Last edited by mathbalarka; August 23rd, 2014 at 08:45.

MHB Journeyman
#3
August 20th, 2014,
18:50
Thread Author
[The Prime Number Theorem]
Define $\pi(x)$ to be the number of primes upto some real $x$. The question of estimating $\pi(x)$ efficiently has always been an object of study in elementary analytic number theory. Let's try a probabilistic approach to have plausible guess for a good estimate.
Pick a random integer $n$ from the interval $(1, x)$. The probability of $n$ being a prime is $P(X) = \pi(x)/x$. $X_p$ be the events of $n$ being divisible by some prime $p \leq \sqrt{x}$. Assuming that these events are independent,
$$P(X) = P \bigg(\bigcap X_p \bigg) = \prod_{p \leq \sqrt{x}} P(X_p) = \prod_{p \leq \sqrt{x}} \left ( 1  \frac1{p} \right)$$
The last product looks like $\prod_p ( 1  1/p) = 1/\zeta(1)$, so one should expect that the product grows as $\ll 1/H_{\sqrt{x}}$, where $H_k$ is the $k$th partial sum of the harmonic series. But then $H_k \sim \log(k)$ by comparing with the integral, thus $\prod_{p \leq \sqrt{x}} (1  1/p) \sim c/\log(x)$ for some constant $c$. It turns out with some computational effort that $c = 1$ is a good choice here, which implies the expected estimate $\pi(x) \sim x/\log(x)$.
Excercise : $\pi_2(x) = \#\{p \leq x : p, p+2 \in \mathcal{P}\}$ be the analogous twin prime counting function. Derive, on probabilistic grounds, that $\pi_2(x) \sim 2C_2 \cdot x/\log^2(x)$ where $C_2 = \prod_q (1  (q1)^{2}) $, the product running through odd primes. [whether $\pi_2(x) \to \infty$ as $x \to \infty$ is yet an open problem in number theory]
$x$ 

$\approx x/\log(x)$ 
$10^2$ 
$25$ 
$21.71$ 
$10^3$ 
$168$ 
$144.76$ 
$10^4$ 
$1229$ 
$1085.73$ 
$10^6$ 
$78498$ 
$72382.41$ 
$10^8$ 
$5761455$ 
$5428681.02$ 
$10^{12}$ 
$37607912018$ 
$36191206825.27$ 
$10^{16}$ 
$279238341033925$ 
$271434051189532.39$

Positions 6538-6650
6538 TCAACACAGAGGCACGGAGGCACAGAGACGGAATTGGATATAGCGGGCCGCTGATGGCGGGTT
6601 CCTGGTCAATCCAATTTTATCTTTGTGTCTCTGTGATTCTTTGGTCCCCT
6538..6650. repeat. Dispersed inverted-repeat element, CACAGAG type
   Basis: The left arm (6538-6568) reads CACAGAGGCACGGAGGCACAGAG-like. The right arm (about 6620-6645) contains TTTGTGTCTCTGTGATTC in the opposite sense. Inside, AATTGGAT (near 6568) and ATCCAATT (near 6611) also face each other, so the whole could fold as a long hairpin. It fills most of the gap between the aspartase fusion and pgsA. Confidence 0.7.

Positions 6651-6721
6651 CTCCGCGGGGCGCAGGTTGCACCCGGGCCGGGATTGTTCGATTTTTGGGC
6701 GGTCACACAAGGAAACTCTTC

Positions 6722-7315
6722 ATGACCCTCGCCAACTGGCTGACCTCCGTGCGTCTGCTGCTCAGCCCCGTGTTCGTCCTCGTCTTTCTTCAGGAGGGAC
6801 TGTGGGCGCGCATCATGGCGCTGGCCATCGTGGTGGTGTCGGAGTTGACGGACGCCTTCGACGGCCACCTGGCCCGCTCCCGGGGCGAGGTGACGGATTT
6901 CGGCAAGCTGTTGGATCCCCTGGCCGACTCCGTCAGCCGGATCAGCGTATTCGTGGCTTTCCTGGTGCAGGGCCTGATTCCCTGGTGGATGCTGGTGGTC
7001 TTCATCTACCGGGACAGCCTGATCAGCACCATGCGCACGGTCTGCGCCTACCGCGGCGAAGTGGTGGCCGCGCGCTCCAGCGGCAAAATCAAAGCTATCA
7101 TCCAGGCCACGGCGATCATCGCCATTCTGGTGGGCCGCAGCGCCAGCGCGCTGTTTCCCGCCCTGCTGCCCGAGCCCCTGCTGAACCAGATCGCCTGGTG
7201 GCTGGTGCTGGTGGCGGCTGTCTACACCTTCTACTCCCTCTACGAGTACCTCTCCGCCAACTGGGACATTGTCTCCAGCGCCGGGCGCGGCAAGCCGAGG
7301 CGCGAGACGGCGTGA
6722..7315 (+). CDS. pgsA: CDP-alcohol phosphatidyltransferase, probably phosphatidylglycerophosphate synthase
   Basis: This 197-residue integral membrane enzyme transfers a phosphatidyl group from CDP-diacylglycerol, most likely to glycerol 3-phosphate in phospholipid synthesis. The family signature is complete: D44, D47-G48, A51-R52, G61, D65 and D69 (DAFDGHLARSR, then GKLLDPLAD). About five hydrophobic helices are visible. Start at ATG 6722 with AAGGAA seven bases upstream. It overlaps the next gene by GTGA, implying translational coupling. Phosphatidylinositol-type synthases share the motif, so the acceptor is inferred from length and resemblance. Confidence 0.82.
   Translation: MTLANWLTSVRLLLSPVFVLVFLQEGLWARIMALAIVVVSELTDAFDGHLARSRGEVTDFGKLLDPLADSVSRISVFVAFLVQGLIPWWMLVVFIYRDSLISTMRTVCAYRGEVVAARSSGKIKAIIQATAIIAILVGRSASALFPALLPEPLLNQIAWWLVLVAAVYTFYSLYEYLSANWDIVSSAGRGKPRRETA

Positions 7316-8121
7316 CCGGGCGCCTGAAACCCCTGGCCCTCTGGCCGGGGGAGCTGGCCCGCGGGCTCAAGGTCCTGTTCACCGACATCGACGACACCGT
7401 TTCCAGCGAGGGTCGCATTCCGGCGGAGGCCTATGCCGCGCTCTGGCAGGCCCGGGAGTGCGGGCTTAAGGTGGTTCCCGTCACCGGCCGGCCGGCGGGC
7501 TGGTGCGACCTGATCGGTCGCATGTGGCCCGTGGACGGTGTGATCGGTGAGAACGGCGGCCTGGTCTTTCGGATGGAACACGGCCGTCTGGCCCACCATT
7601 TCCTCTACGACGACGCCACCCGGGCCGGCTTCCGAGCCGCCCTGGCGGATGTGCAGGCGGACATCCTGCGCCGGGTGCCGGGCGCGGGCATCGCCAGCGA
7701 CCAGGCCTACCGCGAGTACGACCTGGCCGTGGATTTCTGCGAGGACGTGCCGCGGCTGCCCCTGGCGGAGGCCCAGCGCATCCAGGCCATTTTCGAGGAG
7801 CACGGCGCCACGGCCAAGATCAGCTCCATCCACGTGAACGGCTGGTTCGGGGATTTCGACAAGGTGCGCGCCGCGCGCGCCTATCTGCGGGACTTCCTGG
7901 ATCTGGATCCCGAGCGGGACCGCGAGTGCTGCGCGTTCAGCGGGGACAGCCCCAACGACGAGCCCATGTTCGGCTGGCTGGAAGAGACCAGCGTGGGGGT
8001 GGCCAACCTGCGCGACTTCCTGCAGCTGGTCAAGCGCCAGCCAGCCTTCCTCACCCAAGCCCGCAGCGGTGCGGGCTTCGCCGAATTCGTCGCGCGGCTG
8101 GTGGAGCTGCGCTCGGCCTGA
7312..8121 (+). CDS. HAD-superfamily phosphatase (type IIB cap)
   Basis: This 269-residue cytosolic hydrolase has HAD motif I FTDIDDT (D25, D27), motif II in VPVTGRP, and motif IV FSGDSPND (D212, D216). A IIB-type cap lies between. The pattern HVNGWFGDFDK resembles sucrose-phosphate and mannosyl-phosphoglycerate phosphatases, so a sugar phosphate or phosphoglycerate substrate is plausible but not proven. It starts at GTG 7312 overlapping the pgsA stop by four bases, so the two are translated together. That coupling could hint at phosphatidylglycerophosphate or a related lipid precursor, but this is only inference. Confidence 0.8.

$10^{17}$ 
$2623557157654233$ 
$2554673422960304.86$ 
$10^{18}$ 
$24739954287740860$ 
$24127471216847323.75$ 
$10^{19}$ 
$234057667276344607$ 
$228576043106974646.13$ 
$10^{20}$ 
$2220819602560918840$ 
$2171472409516259138.25$ 
$10^{21}$ 
$21127269486018731928$ 
$20680689614440563221.48$ 
$10^{22}$ 
$201467286689315906290$ 
$197406582683296285295.96$ 
$4 \cdot 10^{22}$ 
$783964159847056303858$ 
$768592742555118350978.96$ 
This is the celebrated conjecture of Gauss now known as prime number theorem (PNT). Almost a 100 years later de la ValleePoussin and Hadamard came up with proofs of this phenomenon, both using an observation related to zeta function. Only once I have tried to demonstrate this proof from scratch, which took me something like 56 hours or so. I wouldn't try to sketch the whole argument here since I am not mental, though I'd produce a general idea involved behind the scene. Readers who are interested in a complete proof are suggested to read.
We have suspected in #2 that inspecting the zeta function at $\Re[s] = 1$ might give some fruitful results. The precise result that we need (we'll see why) here is that $\zeta(s)$ has no zero at that line. Or, as in that line the zeta is not defined, more precisely, $\zeta(\sigma + it)$ never goes to $0$ as $\sigma \to 1^+$. This is proved (a la de la ValleePoussin) like this : Begin with the Euler product and start manipulating, the goal being to transform it into a function which doesn't take $0$ anywhere in the complex plane. An example is $\exp(z)$, which is the most convenient function we can go for.
$$\zeta(s) = \exp\left (\log \prod_p \left ( 1  \frac1{p}\right) \right ) = \exp\sum_p \log\left(1  \frac1{p}\right) = \exp\sum_p\sum_{n \geq 1} \frac{1}{np^{ns}} = \exp\sum_p\sum_{n \geq 1} \frac{\cos(nt\log p)}{np^{n\sigma}}$$
Recall that $s = \sigma + it$. The standard approach from here is to note that $3 + 4\cos(\theta) + \cos(2\theta) = 2(1 + \cos(\theta))^2 \geq 0$ and hence
$$\zeta(\sigma)^3 \cdot \zeta(\sigma + it)^4 \cdot \zeta(\sigma + 2it) = \exp\sum_p\sum_{n \geq 1} \frac{3 + 4\cos(nt\log(p)) + \cos(2nt\log(p))}{np^{n\sigma}} \geq 1$$
As $\zeta(s)$ has a pole at $s = 1$, $\zeta(\sigma) = O((\sigma  1)^{1})$ as $\sigma \to 1^+$; if $1 + it$ is a zero of $\zeta$ that'd mean $\zeta(\sigma + it) = O(\sigma1)$. The last term is $O(1)$. Thus, $\zeta(\sigma)^3 \cdot \zeta(\sigma + it)^4 \cdot \zeta(\sigma + 2it) = O(\sigma  1)$ but that is not possible from out inequality, which is our desired contradiction.
The connection with PNT is yet to be explained, however.